IMHO, it is important to see here that Hobbes talks about the natural state of the man whereas Locke considers people with a modern habitus, education and conditionings of the modern society, just like you. So you would think preemptive murder is crazy now after living in this society for years, but maybe if you were a caveman without that kind of experience, education, or values, you might go with the rule of the jungle.

So, to make this now-Lockean experiment Hobbesian, you would have to reduce the consciousnesses of II and NA to those of cavemen at the beginning of the evolutionary cycle, when human bodies were just machines to keep the genes alive.

Dr. T writes:

The minimum revision is simple:

The food and fresh water supplies are so scarce that I.I. has barely survived. To keep living, he must kill N.A. The two alternates (N.A. recovers and kills I.I. or N.A. and I.I. agree to coexist peacefully) result in I.I.'s demise and N.A.'s demise (because if the bigger N.A. kills I.I., he won't have enough food and water and will slowly waste away).

In this scenario, killing N.A. is both logical and compassionate. Logical, because I.I. lives and compassionate because the immediate killing saves N.A. from a slow death from dehydration and/or starvation.

I make no such assumption. Chimpanzees and bonobos, our two closest relatives, are social. Chimpanzees do conduct wars and raids, but they also have rituals which allow new members to join a troop. Bonobos are almost completely nonviolent toward each other. Humans are between the two, being more accepting than chimpanzees, but also willing to war, raid, etc., unlike bonobos. Humans in their natural state are social and live in small social groups. Pre-humans also were social and lived in small social groups. There never was any such thing as the Hobbesian individual man in his natural state. Humans are a social species, and any theory of man that does not take that into consideration is utterly wrong at its base, and will come to wrong conclusions as well. There was a primatologist who once said that one chimpanzee is none. The same is true of humans. Humans are in fact even more social than the other social apes -- even in our most primitive situations. This is basic primatology, anthropology, sociobiology and evolutionary psychology. It is extremely well established that Hobbes' basic assumption about man in his natural state could not have been more wrong.

Will Luther writes:

Add a female to the mix and NA gets the rock.

Pareto writes:

Dr. Camplin, unfortunately Hobbes did not have the benefit of evolutionary psychology, though we wish he could have taken that into account. Still, the state of nature may be more applicable before a veil of ignorance (which would be much more amenable to us if Rawls didn't use maximin).

MouseJunior writes:

Make II female, and NA gets the rock. Men without fear of punishment aren't known for treating women well.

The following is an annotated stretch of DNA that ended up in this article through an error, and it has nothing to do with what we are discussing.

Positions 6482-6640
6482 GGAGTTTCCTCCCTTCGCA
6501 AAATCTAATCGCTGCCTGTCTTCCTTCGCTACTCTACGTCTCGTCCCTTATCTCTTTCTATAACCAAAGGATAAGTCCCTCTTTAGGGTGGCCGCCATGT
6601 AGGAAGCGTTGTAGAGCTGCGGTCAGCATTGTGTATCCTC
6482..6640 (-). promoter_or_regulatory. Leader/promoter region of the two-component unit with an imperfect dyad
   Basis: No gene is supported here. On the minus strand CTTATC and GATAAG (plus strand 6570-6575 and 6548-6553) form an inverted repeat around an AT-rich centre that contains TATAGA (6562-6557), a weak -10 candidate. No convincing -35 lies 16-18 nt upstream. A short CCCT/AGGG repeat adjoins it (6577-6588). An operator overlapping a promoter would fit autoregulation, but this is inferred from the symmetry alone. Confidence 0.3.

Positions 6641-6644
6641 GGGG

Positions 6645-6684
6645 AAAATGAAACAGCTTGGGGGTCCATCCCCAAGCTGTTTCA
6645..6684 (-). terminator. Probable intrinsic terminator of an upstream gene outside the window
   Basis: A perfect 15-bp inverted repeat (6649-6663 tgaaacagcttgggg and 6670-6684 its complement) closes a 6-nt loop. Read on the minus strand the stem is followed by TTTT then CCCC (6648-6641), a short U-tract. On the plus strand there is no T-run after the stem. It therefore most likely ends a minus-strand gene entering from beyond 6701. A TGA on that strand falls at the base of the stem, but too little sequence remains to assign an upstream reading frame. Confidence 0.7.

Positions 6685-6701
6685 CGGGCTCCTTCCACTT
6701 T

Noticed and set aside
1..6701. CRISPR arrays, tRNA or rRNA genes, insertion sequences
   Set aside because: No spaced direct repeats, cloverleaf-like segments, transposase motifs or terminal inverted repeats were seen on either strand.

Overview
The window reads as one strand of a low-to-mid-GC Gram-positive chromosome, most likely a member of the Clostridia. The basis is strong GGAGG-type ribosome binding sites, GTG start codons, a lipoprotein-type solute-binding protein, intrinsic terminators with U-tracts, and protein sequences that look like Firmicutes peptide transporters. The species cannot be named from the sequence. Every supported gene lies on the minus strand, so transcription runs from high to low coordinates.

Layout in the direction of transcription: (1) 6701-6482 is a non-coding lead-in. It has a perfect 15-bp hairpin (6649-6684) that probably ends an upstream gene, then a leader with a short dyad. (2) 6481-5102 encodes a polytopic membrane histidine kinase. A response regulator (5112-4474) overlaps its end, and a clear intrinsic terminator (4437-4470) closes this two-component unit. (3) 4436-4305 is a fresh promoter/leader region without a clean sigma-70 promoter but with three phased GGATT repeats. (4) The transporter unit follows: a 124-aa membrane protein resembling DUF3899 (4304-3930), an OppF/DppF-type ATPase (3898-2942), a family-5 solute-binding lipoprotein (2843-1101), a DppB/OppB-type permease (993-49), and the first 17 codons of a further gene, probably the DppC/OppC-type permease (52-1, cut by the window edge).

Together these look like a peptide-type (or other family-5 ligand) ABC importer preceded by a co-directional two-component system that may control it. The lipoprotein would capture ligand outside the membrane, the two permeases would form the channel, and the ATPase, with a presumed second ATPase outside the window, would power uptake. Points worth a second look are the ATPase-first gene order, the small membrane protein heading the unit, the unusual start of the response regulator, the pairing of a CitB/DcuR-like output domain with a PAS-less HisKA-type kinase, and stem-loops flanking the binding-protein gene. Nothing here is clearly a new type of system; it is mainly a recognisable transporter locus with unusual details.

Aristotle managed to get it right without the benefit of evolutionary psychology. And when a person's ideas prove to be wrong, due to a discovery of a contradicting set of facts, you don't defend the person by saying they didn't have the benefit of that knowledge -- you abandon their ideas.

Mammon's Gladiator writes:

Evolutionary psychology? Is there irrefutable evidence demonstrating that the human need for company is not maleable? If so, then produce a citation. I for one think NA killers exist. All that is required is the right set of environmental conditions to produce an individual who would kill another, if not for a rational "Hobbesian" motive, then for a psychological one. There are individuals in Federal prisons who fit what I have described. They number more then you may first imagine.

I have already mentioned sociopaths, which make up 4% of the U.S. population (and a much, much larger percentage of the prison population). One could perhaps mention solitary monks, but they are no alone, but in communion with God. If you believe in God, then they are not alone; if you don't believe in God, then the fact that they think they are in communion with God speaks volume about our psychological need for company that we would imagine that we have some when we are alone. Humans are social. The exception doesn't negate the rule.

Mammon's Gladiator writes:

I concede that humans are naturally social. However we are both in agreement that sociability may be altered through environmental, if not inheritable, factors as evident in the instance of a sociopath. Therefore it cannot be assumed prima facie that II is sociable because II is human and all humans are social. This argument was forwarded by previous posts. I thought it erroneous and wanted to refute it by pointing out the instance of sociopathy. I apologize for my strong use of language. I did not see your previous mention of the sociopathic instance.

My wife is reading a book on sociopathy which is very interesting. As with any behavior, there is likely a number of gene involved, and there will be some combinations which will give you a spciopath no matter what, while others are more sensitive to the environment. The U.S. has a higher percentage of sociopaths than other countries -- but this may be somewhat self-selecting, since one of the features of sociopaths is risk-taking, and there is an allele dominant in Americans that makes us more likely to be risk-takers (which makes sense, if you consider why people have immigrated to America). If that allele is also one of the alleles associated with sociopathy, we would expect there to be more sociopaths in the U.S. than in other places.